Title: Sport 40: 2012

Publication details: Fergus Barrowman, 2014, Wellington

Part of: Sport

Conditions of use



    mail icontwitter iconBlogspot iconrss icon

Sport 40: 2012

Alexander Kluge

page 297

Alexander Kluge

A Treasure in China

I was never allowed to talk about how, at the end of March 1945, before the arrival of the advance guard of the Red Army, my father buried parts of the fortune of the extended family (porcelain, silver, two large bags, travel documents) under the apple trees in the garden and laid down a compost heap on the spot, which did very well in the rainy weather. I never said a word about it, although I received a Communist training and was required to reveal all personal secrets. There is a private human being inside every Chekist. I can, however, confirm that this private human being is not the well-source, where behaviour and character have their engine (seat of reliability), it is to be found rather in a side gallery, where society does not reach. Thus I remain an absolutely reliable Party cadre, who has merely not betrayed a family hiding-place (and also does not dig it up). There must be forgetting, otherwise there are no escape routes in an emergency. The modern patriot is a complex product.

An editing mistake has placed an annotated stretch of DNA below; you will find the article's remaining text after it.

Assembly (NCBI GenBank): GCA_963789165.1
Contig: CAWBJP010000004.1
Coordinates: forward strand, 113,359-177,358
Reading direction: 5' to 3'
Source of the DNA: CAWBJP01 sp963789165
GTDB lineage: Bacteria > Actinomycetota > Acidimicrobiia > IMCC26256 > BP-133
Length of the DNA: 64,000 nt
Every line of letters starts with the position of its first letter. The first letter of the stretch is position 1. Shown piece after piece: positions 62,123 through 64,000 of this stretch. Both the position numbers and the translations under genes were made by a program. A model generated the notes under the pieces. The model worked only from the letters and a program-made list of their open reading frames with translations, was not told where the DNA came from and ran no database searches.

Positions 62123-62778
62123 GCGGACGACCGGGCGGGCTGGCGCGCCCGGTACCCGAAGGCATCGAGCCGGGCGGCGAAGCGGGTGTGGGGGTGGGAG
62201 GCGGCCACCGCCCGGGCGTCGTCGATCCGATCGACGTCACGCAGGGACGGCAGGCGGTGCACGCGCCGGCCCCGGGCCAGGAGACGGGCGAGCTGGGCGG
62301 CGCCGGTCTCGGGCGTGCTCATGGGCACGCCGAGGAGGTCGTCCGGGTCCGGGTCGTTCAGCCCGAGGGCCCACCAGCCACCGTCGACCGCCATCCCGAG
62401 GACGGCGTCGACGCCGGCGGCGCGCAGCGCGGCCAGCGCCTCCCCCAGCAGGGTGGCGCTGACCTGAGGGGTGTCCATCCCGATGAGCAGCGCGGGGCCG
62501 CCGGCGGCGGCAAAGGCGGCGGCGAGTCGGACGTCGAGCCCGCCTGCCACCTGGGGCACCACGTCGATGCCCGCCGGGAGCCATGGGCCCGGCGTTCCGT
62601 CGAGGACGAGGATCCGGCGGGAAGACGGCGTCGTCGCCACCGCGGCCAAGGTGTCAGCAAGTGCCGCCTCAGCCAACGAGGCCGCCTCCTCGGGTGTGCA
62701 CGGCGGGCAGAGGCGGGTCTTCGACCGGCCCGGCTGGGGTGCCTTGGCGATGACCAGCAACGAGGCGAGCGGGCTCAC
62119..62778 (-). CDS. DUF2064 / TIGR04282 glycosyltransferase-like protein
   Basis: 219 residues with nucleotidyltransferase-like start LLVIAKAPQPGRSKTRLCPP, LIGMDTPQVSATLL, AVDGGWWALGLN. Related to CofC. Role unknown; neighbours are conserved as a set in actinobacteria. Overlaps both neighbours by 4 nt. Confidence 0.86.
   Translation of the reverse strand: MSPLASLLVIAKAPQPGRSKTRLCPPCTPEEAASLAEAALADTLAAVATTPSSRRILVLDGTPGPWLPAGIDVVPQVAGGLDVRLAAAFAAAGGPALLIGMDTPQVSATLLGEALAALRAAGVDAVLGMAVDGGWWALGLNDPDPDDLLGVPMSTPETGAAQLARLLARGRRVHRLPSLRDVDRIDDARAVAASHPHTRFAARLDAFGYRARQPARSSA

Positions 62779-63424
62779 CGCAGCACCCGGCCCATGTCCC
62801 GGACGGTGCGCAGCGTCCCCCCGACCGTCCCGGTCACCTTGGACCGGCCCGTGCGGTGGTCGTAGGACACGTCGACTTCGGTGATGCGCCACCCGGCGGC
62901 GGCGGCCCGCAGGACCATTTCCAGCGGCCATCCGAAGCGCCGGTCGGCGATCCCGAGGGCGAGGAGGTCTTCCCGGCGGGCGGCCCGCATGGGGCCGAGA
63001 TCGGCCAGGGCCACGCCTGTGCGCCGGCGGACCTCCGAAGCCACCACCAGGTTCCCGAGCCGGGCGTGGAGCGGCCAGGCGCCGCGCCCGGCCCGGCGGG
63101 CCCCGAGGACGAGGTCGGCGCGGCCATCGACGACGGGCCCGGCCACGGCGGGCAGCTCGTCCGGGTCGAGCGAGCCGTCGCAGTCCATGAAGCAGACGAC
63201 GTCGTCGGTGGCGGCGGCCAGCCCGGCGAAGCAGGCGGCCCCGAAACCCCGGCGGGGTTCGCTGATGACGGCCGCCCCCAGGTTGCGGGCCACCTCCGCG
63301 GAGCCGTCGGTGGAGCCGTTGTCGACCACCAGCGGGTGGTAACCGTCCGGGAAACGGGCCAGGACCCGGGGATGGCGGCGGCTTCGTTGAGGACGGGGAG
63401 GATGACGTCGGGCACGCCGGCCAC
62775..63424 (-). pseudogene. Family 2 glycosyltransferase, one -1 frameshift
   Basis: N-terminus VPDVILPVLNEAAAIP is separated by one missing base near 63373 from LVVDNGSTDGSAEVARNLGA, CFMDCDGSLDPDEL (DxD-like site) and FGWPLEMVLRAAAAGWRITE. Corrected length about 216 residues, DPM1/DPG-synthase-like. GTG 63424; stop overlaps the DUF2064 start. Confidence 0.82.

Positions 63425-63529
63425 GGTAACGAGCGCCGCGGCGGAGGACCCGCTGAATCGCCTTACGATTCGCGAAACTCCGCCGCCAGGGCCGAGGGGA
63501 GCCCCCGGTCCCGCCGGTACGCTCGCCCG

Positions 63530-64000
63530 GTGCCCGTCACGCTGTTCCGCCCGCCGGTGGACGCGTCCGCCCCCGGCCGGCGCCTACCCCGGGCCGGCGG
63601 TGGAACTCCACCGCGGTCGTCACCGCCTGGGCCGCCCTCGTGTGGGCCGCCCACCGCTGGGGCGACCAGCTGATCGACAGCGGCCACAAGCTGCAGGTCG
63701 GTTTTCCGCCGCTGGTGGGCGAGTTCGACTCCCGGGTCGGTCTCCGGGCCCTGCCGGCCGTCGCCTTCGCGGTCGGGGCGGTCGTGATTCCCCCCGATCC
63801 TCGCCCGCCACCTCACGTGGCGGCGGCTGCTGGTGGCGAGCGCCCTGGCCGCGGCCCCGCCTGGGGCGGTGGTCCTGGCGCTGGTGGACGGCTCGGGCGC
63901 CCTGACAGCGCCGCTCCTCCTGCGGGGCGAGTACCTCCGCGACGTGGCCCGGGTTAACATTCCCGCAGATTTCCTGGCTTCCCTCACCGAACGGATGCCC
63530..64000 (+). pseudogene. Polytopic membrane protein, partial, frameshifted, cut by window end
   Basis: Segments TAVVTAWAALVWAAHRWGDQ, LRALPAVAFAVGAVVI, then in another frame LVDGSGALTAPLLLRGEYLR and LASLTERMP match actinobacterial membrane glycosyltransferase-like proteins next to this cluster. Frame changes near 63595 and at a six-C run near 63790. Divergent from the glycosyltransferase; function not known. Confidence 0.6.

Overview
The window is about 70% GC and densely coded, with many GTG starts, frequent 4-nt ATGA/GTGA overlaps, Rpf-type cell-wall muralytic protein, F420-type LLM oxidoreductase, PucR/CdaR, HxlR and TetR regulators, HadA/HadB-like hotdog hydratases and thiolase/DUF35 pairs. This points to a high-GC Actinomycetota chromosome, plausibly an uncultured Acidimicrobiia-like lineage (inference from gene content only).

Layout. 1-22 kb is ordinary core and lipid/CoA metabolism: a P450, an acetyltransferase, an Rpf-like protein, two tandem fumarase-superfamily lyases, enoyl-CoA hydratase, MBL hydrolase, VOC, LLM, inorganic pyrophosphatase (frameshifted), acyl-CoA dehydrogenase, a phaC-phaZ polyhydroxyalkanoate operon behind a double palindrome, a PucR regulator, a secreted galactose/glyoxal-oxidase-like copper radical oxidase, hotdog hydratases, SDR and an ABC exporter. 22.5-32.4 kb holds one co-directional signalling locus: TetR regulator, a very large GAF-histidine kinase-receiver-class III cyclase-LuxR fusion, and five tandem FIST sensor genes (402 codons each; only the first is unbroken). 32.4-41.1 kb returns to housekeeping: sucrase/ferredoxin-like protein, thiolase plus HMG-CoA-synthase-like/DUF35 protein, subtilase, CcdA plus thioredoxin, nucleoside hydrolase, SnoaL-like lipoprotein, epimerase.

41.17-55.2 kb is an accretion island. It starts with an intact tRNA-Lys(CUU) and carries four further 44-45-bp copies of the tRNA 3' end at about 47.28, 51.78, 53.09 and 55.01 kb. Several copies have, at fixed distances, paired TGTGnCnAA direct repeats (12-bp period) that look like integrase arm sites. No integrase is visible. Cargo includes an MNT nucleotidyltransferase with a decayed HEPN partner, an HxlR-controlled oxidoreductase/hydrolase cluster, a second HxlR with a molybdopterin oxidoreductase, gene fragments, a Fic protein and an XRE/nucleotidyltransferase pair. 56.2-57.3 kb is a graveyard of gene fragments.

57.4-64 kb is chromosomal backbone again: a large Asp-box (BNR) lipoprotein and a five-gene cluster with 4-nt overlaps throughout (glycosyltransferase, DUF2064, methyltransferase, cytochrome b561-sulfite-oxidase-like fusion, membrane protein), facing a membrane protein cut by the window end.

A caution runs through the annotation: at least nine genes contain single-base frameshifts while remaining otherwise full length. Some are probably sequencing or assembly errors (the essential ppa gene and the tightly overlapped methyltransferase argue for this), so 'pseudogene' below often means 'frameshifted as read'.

A thinking, active product. We wanted to get intelligence material, also parts of the Party assets, to safety in the People’s Republic of China. Chests and accounts were already en route to our embassy in Beijing, when we learned that the People’s Republic of China would respond to a possible confederation of the GDR with the Federal Republic of Germany by merging its two embassies. The People’s Republic recognises no separate property, not even that of a friendly brother state or a brother Party, once these lose their official status. In the short time until March, and after that until incorporation into the Federal Republic, we did not find any definitive solution. In June, when we lost our offices and telecommunications equipment, the containers, which we had sent off at the beginning of the year, were in a transport loop on the territory of the People’s Republic of page 298 China. They were transferred from State haulier to State haulier, re- registered, put on trucks again etc. Until 1992 the valuable objects moved from address to address, constituted a ‘buried treasure’; finally the consignments came to the attention of the Chinese authorities and were seized. Today, lacking an owner, they are stored in warehouses near Beijing. It is impossible for the Chinese administration to dispose of the treasure without information from us. It will never get this information.